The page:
Salmon scam: Is your wild salmon really wild?
(NaturalHealth365) If you opt to put healthful, wild-caught salmon on the menu, be warned: the fish on your plate may be an imposter – and inferior in every way. In a “bait and switch” worthy of the slipperiest con man, farmed Atlantic salmon is routinely being substituted for pricier and nutritionally-superior wild-caught Alaskan salmon.
Consumers are being cheated, honest fishermen are being financially deprived, and unscrupulous vendors revel in their illegal profits. To make matter worse: this unethical practice has been ongoing for over a decade.
The salmon story that restaurants like to ignore
In a report released by the conservation group Oceana, researchers collected 82 samples of “wild-caught” salmon from restaurants and grocery stores from locations across the country. And DNA analysis showed that a shocking 43 percent were actually mislabeled – a disgraceful statistic. 69 percent of the mislabeling involved farmed Atlantic salmon being sold as wild-caught; the remainder involved inferior Pacific salmon, such as pink and chum, being sold as sockeye and king salmon.
Fish prepared and served in restaurant dishes were the most likely to be mislabeled. Oceana reports that small vendors and restaurants were found to be less trustworthy in their labeling than large grocery stores – which are required to label their offerings with species and country of origin, as well as farmed or wild status. The report showed that 67 percent of the salmon served at restaurants was mislabeled – as opposed to only 20 percent at grocery stores.
Top 5 reasons to favor wild salmon
Wild-caught salmon is the darling of many nutritionists and holistic health experts, for excellent reasons. The flavorful pink flesh features high levels of anti-inflammatory omega fatty acids, as well as healthful amounts of high-quality lean protein, antioxidants, vitamins and essential minerals.
When it comes to the advantages of wild-caught salmon over farmed salmon, experts point to the superior flavor and texture of wild-caught salmon, as well as its ideal ratio of omega-6 to omega-3 fatty acids (farmed salmon is actually higher in pro-inflammatory and disease-promoting omega-6 acids).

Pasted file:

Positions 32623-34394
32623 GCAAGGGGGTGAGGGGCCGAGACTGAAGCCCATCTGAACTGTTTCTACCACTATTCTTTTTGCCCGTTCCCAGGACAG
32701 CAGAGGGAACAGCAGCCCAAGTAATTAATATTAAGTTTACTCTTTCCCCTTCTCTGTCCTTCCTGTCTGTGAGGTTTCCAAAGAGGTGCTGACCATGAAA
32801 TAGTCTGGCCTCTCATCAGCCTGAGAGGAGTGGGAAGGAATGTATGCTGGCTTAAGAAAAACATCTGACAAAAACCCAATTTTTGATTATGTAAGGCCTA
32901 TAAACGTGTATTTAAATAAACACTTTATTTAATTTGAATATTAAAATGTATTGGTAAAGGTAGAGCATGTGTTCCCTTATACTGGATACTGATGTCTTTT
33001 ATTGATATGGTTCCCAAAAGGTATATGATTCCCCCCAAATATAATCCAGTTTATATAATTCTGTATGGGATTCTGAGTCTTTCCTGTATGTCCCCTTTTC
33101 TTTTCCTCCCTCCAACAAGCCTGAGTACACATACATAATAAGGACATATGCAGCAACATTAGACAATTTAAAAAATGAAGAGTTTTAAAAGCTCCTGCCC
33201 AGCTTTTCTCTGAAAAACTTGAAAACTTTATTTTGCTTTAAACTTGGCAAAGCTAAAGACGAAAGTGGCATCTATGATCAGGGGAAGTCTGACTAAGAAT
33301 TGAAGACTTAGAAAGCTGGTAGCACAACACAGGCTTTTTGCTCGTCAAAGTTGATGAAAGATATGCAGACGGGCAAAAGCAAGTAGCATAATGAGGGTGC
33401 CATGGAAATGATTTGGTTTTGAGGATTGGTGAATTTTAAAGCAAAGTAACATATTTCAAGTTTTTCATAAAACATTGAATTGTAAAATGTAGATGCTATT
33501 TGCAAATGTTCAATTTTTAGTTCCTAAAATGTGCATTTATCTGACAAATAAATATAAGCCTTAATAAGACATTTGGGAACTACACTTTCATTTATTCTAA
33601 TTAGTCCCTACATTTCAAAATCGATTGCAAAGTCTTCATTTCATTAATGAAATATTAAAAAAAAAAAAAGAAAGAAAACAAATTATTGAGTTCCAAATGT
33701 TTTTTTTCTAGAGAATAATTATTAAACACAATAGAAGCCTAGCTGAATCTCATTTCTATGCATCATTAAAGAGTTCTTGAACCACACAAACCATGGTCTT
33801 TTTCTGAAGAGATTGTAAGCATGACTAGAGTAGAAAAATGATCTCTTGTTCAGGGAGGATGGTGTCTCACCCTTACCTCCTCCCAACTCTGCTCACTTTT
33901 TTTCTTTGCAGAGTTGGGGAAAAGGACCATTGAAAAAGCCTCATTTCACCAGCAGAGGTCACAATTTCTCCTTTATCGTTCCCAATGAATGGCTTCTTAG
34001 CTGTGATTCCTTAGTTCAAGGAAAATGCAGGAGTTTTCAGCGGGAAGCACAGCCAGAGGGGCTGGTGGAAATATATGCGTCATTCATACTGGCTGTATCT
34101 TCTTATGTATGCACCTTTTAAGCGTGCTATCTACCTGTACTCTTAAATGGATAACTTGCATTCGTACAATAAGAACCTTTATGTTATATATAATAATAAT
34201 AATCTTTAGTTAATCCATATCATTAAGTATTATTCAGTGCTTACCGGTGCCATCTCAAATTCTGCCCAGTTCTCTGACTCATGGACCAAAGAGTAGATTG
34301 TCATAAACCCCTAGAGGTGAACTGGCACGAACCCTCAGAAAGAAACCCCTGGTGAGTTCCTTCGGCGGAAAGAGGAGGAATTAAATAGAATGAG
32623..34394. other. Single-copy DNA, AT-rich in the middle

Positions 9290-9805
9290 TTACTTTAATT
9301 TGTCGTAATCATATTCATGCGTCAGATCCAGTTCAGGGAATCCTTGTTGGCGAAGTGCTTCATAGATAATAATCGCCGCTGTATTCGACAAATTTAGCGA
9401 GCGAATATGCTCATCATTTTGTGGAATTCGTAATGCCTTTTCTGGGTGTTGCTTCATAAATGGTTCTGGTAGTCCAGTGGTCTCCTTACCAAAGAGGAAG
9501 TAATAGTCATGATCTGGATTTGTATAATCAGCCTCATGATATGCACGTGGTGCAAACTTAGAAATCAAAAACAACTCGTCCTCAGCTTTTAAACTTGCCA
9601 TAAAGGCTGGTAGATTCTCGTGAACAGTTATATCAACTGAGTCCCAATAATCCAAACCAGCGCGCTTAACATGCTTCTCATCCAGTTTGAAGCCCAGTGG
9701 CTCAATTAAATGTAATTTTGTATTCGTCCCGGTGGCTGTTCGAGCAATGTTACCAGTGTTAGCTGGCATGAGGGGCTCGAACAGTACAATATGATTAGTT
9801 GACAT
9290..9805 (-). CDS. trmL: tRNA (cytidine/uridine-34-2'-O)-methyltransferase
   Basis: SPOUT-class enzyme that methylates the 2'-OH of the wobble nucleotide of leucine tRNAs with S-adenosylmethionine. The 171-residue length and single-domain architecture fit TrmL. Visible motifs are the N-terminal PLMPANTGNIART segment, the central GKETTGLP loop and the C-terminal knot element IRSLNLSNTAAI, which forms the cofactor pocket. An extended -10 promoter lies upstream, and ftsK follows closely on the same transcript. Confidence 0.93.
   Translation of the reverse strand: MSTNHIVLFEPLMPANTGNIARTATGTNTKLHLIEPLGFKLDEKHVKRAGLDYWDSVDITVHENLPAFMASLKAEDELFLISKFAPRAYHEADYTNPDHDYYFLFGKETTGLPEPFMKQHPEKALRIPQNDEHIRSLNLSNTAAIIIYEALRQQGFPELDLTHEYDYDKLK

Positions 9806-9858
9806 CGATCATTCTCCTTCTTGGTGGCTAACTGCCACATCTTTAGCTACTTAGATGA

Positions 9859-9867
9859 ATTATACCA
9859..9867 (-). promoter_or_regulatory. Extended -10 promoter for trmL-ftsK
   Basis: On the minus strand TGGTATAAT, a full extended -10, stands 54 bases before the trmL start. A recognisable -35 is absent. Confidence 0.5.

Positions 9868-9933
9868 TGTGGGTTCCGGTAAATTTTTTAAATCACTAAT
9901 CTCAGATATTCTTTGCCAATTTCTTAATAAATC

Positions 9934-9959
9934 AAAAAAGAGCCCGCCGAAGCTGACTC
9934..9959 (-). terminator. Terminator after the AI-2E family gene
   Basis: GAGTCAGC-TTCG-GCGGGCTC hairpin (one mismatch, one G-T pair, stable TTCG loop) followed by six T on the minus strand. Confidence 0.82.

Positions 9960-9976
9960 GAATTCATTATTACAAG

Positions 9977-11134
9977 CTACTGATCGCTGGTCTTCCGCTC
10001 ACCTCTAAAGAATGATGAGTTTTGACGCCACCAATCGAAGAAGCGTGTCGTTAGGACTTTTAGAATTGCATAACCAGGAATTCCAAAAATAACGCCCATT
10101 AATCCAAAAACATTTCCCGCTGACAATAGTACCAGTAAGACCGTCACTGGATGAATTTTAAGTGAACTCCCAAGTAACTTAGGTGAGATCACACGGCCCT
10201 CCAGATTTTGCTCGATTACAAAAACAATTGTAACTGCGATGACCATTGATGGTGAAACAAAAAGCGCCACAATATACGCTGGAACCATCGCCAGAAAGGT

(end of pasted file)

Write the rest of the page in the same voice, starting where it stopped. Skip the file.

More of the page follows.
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In addition, wild salmon contains less saturated fat and pollutants, along with higher levels of vitamin D – which researchers increasingly credit with disease-fighting, chemopreventive and bone-building qualities.
But the most significant advantage of wild-caught salmon may be its levels of astaxanthin, a carotenoid and natural pigment that gives the flesh its pinkish-orange color. Wild salmon obtain this antioxidant and anti-inflammatory substance honestly – from their diet of zooplankton. Farm-raised salmon have the same appealing pinkish color, but their hue comes from a commercial feed enhanced with a synthetic version of astaxanthin – derived from petroleum!
Farm-raised salmon are being fed an unhealthy diet
Research has shown that fish that are fed synthetic astaxanthin grow more slowly than their wild-caught counterparts – even when fed a calorically identical diet. And another synthetic pigment added to commercial fish feed, canthaxanthin, may be actually unsafe. In response to troubling research, both the E.U. and Canada have lowered permissible limits.
No surprise: We’ve been down this road before …
Even more infuriating is the fact that the Oceana report merely re-emphasizes what has been over a decade of deception in salmon labeling. In 2004, the New York Times, tipped off by Vital Choice Wild Seafood, reported on mislabeling at the now-defunct Fulton Fish Market in Manhattan. Of 8 salmon fillets advertised as “wild-caught Alaskan salmon,” 6 were actually farmed Atlantic salmon – with full knowledge by the vendors, who stated that the practice was “good for business,” as farmed salmon is cheaper to buy.
The mislabeling is much more pronounced during the “off” season for wild salmon harvest. In later research, of 23 salmon fillets labeled as “wild” – purchased in November, December and March – only 10 were found to be wild salmon, with the other 13 farm-raised. However, when researchers purchased 27 salmon during the height of the salmon harvest season, all, in fact, were wild.
How to protect yourself from salmon scams
There are actions you can take to ensure that the salmon you are buying is as advertised. Since almost all wild, fresh salmon comes from Alaska, buying during the harvest season – which runs from April through September – can help raise your odds that the salmon really is wild.
Another option is to buy canned salmon – with the caveat that it must be Alaska salmon. Since the state doesn’t allow salmon farming, canned Alaska salmon, by definition, is wild-caught.
The salmon scandal hasn’t escaped the notice of politicians, and some are attempting to do something about it. Last year, the White House established the Presidential Task Force on Combating Illegal, Unreported and Unregulated Fishing and Seafood Fraud. And in July of 2015, Congressmen Blake Farenthold and Stephen F. Lynch introduced the “Protecting Honest Fishermen Act of 2015,” which calls for seafood traceability requirements throughout the supply chain.
Write your US Representative in support of the bill – let them know you are tired of the unethical and illegal “bait and switch” techniques used by the fish industry.
Editor’s note: I personally order all my salmon from Vital Choice – which offers the highest-quality, most delicious salmon you’ll ever eat. Click here to try some today! (And, yes, your purchase helps to support our operations – at no extra cost to you)